Morocco’s Imperial Cities: Meknès
Having served as a capital city for a period of time in Morocco’s long and interesting history, Meknès is listed as one of the country’s four Imperial Cities – the other three being Fes, Marrakech and Rabat. Initially founded by the Almoravids in the 11th century as a military settlement, it was only during the era of the Alaouite dynasty under Sultan Moulay Ismail (1672-1727) that the huge walls and gates of the city were built, giving Meknès the character of the Spanish-Moorish style fortified city that remains today. Visitors to this charming Moroccan destination will find numerous historic and cultural attractions to explore, and while remaining true to its traditional heritage, Meknès has all the conveniences and infrastructure of a modern city.
Although the Almoravids are credited with founding Meknès in the 11th century, evidence suggests that the Miknasa Berber tribe from southern Tunisia settled in the area as early as the 9th century. With the rise of the Almohads, who were resisted by the Almoravids, much of Meknès was damaged, but later rebuilt. Many mosques, kasbahs and madrasas were built during the Merinid dynasty, and expansion continued under the Wattasid dynasty. As mentioned, when Sultan Moulay Ismail declared Meknès to be the capital city he had fortifications built, complete with monumental gates, as well as gardens and numerous mosques, resulting in the city being referred to as the ‘City of a Hundred Minarets’.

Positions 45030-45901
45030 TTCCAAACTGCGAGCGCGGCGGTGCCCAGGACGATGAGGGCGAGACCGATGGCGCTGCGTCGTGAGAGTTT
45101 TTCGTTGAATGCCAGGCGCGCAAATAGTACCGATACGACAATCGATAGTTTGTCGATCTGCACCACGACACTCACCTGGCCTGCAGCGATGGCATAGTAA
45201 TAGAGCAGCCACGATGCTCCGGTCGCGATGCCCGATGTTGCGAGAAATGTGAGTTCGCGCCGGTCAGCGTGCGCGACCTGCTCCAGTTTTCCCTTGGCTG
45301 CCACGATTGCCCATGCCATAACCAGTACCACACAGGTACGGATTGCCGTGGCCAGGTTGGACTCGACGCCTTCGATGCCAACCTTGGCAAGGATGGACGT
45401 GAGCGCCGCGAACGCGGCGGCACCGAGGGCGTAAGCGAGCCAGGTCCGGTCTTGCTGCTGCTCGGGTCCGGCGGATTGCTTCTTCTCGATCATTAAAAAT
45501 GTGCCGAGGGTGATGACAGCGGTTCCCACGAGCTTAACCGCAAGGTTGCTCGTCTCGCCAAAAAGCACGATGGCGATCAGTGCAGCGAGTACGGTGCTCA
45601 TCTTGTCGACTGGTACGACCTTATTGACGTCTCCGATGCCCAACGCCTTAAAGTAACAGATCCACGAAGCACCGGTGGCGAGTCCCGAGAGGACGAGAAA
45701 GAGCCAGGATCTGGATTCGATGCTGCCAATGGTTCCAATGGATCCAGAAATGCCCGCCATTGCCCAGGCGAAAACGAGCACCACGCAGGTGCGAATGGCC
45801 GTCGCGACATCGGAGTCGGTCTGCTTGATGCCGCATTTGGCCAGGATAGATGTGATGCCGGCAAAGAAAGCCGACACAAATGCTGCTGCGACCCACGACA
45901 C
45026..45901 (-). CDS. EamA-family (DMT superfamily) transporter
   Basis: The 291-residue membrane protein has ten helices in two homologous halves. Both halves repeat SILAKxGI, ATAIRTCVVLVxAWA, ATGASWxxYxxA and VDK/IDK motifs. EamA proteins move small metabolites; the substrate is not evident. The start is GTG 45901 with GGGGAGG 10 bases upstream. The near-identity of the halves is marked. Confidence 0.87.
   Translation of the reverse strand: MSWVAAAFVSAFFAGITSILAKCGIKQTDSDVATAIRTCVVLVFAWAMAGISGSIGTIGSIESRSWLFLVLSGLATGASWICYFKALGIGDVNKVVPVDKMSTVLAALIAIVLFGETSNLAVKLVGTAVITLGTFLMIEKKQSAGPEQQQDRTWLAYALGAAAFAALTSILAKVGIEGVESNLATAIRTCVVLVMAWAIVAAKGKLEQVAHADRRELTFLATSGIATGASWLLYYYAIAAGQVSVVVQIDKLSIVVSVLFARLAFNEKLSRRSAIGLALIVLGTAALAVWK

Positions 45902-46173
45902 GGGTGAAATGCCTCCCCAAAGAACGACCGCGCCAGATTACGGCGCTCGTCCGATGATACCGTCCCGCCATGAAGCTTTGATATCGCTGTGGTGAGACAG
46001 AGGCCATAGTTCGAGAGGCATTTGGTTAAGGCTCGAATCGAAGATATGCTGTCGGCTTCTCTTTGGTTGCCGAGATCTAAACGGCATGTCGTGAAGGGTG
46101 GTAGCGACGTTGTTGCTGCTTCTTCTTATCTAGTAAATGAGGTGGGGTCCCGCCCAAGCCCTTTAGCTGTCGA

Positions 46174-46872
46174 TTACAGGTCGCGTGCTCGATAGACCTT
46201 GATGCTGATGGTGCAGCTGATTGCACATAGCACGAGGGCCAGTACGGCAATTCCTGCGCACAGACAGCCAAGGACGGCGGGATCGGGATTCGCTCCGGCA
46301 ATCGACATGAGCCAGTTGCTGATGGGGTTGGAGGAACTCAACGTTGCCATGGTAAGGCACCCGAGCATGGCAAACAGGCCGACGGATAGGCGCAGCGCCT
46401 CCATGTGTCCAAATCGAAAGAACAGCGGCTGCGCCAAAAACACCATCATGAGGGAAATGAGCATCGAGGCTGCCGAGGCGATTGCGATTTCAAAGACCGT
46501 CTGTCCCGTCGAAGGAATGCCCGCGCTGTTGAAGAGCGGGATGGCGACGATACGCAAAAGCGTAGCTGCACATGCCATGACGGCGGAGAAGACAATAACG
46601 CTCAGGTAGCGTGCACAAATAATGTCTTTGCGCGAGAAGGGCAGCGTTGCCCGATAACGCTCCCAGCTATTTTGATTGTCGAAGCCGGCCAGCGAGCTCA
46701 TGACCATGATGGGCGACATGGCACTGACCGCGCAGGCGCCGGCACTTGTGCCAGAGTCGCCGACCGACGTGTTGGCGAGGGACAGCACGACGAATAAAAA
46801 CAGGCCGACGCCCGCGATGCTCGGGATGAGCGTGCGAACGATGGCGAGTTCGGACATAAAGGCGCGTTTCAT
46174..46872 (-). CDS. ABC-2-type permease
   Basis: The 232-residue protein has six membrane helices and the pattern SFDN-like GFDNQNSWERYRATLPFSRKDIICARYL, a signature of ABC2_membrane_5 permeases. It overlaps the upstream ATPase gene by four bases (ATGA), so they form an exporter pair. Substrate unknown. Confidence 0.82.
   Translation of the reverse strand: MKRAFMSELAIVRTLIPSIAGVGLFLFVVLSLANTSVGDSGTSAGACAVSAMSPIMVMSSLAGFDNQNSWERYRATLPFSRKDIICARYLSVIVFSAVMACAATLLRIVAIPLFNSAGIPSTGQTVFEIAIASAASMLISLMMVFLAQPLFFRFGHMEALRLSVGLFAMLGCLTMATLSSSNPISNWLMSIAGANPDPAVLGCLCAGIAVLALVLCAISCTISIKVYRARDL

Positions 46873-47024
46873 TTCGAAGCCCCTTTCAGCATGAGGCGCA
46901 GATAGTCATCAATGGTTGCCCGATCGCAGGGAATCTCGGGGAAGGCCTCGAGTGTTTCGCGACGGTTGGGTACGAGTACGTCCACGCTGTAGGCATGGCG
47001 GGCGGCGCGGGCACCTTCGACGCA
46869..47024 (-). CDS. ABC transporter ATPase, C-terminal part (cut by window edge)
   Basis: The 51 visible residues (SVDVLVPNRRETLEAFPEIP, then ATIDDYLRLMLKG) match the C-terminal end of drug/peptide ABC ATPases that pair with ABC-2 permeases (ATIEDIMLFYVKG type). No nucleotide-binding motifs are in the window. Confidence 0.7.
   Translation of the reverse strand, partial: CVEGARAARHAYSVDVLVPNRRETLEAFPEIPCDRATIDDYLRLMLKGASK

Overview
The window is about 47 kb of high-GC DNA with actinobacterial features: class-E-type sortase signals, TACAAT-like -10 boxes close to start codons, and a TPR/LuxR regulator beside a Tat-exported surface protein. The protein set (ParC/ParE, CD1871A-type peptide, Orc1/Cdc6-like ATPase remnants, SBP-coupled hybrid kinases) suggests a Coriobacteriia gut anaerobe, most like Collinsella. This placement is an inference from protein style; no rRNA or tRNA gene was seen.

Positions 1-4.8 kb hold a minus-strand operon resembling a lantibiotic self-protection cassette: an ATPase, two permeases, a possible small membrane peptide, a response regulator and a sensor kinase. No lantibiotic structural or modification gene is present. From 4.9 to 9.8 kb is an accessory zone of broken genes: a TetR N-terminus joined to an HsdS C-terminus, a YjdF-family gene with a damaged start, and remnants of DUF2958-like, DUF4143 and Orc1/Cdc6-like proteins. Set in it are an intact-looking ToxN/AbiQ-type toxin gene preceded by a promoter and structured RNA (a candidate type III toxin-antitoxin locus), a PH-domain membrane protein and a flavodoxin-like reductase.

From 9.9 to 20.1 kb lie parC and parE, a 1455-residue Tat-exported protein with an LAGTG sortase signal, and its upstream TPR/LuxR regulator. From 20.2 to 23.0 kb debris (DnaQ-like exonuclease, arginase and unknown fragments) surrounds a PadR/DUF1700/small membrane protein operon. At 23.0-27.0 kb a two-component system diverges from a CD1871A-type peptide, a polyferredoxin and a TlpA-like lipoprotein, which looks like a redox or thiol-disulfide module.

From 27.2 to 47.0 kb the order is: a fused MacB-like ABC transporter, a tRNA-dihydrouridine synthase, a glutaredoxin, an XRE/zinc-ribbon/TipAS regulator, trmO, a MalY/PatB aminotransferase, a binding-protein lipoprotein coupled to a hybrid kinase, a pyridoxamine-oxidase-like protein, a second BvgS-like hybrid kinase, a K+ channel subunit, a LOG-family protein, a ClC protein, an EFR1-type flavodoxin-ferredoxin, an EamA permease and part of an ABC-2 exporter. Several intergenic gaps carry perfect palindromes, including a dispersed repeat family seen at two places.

Of the twenty-seven gates in the fortified walls of Meknès, Bab Mansour is the largest and considered to be the most impressive. Featuring zellij mosaics and marble columns from the nearby Roman ruins of Volubilis, the gates were completed in 1732. Visitors will find Bab Mansour directly across from the main square of the medina, Place El-Hedim, which has some stalls and sidewalk cafés offering a pleasant place to sit and relax. As the sun sets, the medina becomes more lively, with storytellers, animal trainers, jugglers and fire-swallowers vying for attention.
Other places of interest include the spectacular Dar El Makhzen palace, the official residence of Moulay Ismail; the Laboul gardens with its zoological garden and open-air theater; the mausoleum of Moulay Ismail; the Agdal reservoir; the 11th century Grand Mosque; and 19th century Dar El Beida palace which currently houses the Royal Military Academy. Certainly, there are plenty of reasons to spend some time in the Imperial City of Meknès.